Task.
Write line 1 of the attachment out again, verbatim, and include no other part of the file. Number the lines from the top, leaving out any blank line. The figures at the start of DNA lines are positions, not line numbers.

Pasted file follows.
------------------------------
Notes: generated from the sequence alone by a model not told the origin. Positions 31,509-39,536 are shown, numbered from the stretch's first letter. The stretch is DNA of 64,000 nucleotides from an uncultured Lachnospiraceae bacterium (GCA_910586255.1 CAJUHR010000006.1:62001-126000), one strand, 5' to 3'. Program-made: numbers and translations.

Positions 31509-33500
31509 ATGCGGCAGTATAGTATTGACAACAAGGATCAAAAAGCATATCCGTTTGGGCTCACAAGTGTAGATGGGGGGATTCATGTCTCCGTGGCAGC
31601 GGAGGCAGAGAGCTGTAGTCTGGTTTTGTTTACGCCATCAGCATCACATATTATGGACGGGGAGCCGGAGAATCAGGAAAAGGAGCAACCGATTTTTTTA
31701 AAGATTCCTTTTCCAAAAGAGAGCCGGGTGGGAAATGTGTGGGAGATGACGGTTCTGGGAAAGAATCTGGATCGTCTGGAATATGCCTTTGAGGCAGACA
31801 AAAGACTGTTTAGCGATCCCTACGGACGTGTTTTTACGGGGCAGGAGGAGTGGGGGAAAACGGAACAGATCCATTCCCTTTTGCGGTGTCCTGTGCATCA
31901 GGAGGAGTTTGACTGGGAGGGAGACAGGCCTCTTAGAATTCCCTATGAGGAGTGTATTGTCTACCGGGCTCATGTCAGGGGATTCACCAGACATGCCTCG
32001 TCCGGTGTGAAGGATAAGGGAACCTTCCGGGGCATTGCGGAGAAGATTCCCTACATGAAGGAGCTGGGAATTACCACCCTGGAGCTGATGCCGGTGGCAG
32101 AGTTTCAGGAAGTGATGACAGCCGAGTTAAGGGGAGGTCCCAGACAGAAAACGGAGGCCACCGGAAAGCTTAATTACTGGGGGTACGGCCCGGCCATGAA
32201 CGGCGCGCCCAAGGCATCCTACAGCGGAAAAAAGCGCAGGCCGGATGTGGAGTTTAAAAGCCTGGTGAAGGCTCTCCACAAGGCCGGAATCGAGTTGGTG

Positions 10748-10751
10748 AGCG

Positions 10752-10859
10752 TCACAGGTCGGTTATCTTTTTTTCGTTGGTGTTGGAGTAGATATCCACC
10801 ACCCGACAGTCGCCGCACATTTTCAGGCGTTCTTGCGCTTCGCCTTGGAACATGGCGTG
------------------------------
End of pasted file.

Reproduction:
Notes: generated from the sequence alone by a model not told the origin. Positions 31,509-39,536 are shown, numbered from the stretch's first letter. The stretch is DNA of 64,000 nucleotides from an uncultured Lachnospiraceae bacterium (GCA_910586255.1 CAJUHR010000006.1:62001-126000), one strand, 5' to 3'. Program-made: numbers and translations.